Keith Law of the Athletic has released his Top 20 prospects for each team, and the Braves have a few surprising entrants:
Atlanta’s top 20 prospects for 2022: Keith Law ranks the farm system
via @TheAthletic https://t.co/LBuIxleV18
— David O'Brien (@DOBrienATL) February 14, 2022
You should absolutely go check out Law’s full rankings — there’s some good stuff in his article. Here’s how the Braves stack up in his rankings:
20. RHP AJ Smith-Shawver
19. LHP Dylan Dodd
18. RHP Indigo Diaz
17. RHP Darius Vines
16. RHP Victor Vodnik
15. RHP Joey Estes
14. RHP Spencer Schwellenbach
13. RHP Bryce Elder
12. RHP Spencer Strider
11. SS Vaughn Grissom
10. SS Braden Shewmake
9. LHP Jared Shuster
8. LHP Tucker Davidson
7. OF Drew Waters
6. RHP Freddy Tarnok
5. RHP Ryan Cusick
4. LHP Kyle Muller
3. C Shea Langeliers
2. OF Michael Harris
1. OF Cristian Pache
For starters, I’m shocked Spencer Strider is as low as he is on this list. Strider has the makeup of an elite shutdown relief arm. I do understand some of his criticisms, though:
He doesn’t have much of a third pitch to get lefties out, and the fastball-centric approach probably won’t allow him to turn a major-league order over three times, or maybe even twice … but it might be a grade-70 fastball when you consider velocity, spin and movement. He’ll still need a better changeup, or maybe a splitter, which I think would work with his arm slot and hand position. If he gets that, he’s a league-average starter, with a small chance for more.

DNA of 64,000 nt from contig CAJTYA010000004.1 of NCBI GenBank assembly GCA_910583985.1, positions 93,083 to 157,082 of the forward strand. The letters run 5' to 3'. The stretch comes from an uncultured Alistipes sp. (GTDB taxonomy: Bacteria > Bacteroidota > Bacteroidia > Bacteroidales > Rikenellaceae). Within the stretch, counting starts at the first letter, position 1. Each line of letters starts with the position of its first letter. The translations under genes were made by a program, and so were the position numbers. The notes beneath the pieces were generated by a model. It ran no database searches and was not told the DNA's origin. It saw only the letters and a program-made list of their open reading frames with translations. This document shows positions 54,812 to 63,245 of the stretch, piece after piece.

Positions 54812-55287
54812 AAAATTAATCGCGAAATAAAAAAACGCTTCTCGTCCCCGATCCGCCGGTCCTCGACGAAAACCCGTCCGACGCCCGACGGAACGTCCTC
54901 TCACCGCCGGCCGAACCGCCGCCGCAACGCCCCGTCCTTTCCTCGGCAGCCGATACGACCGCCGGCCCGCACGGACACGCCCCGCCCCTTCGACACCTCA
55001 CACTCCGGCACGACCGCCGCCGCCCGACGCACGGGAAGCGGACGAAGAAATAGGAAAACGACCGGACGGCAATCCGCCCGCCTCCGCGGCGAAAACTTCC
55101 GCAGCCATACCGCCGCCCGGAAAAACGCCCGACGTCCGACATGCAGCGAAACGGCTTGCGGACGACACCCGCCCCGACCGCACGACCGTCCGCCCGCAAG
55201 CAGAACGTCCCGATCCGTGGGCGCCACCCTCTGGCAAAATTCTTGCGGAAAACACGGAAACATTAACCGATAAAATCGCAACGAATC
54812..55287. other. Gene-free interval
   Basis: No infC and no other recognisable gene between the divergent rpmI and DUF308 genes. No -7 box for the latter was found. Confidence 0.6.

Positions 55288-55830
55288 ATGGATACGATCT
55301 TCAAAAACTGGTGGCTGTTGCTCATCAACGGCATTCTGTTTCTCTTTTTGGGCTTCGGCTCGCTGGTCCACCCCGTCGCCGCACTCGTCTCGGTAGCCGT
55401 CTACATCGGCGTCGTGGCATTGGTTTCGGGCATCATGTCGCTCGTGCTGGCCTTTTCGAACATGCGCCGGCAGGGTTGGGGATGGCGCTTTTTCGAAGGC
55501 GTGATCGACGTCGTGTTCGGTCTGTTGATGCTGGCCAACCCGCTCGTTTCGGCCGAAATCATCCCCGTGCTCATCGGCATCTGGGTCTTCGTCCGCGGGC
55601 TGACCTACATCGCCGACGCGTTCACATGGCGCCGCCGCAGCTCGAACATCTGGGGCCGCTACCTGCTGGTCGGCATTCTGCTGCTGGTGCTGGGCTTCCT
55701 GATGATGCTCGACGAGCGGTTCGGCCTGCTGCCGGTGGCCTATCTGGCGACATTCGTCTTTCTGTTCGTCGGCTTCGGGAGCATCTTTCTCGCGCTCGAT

Law was extremely critical of Drew Waters, and while I like Waters’ upside, his concerns do have some merit:
Scouts have long questioned Waters’ feel to hit, and those concerns proved valid last year, as Waters hit .240/.329/.381 in Triple A with a 31 percent strikeout rate, as he could no longer fatten up on weaker pitching as he had at the lower levels. His tools are unchanged — he’s a borderline plus runner who can play center, shows above-average raw power in BP, and has good hand-eye coordination. He just couldn’t hit better stuff before last year, and then in 2021 he saw a lot more of that better stuff and less of the bad stuff. The main issue is the lack of any approach, which very few hitters can get away with no matter how talented they are. It’s not unfixable, but he has a long way to go to hit.
Law absolutely has Freddy Tarnok ranked higher than any other scout or publication I have seen. I do understand liking the upside, but it feels like Tarnok could be an odd man out in a crowded system. Overall, I’m not too shocked by any of these, but I think we’ll all be getting a closer look at some of these guys with the MLB season possibly being delayed.
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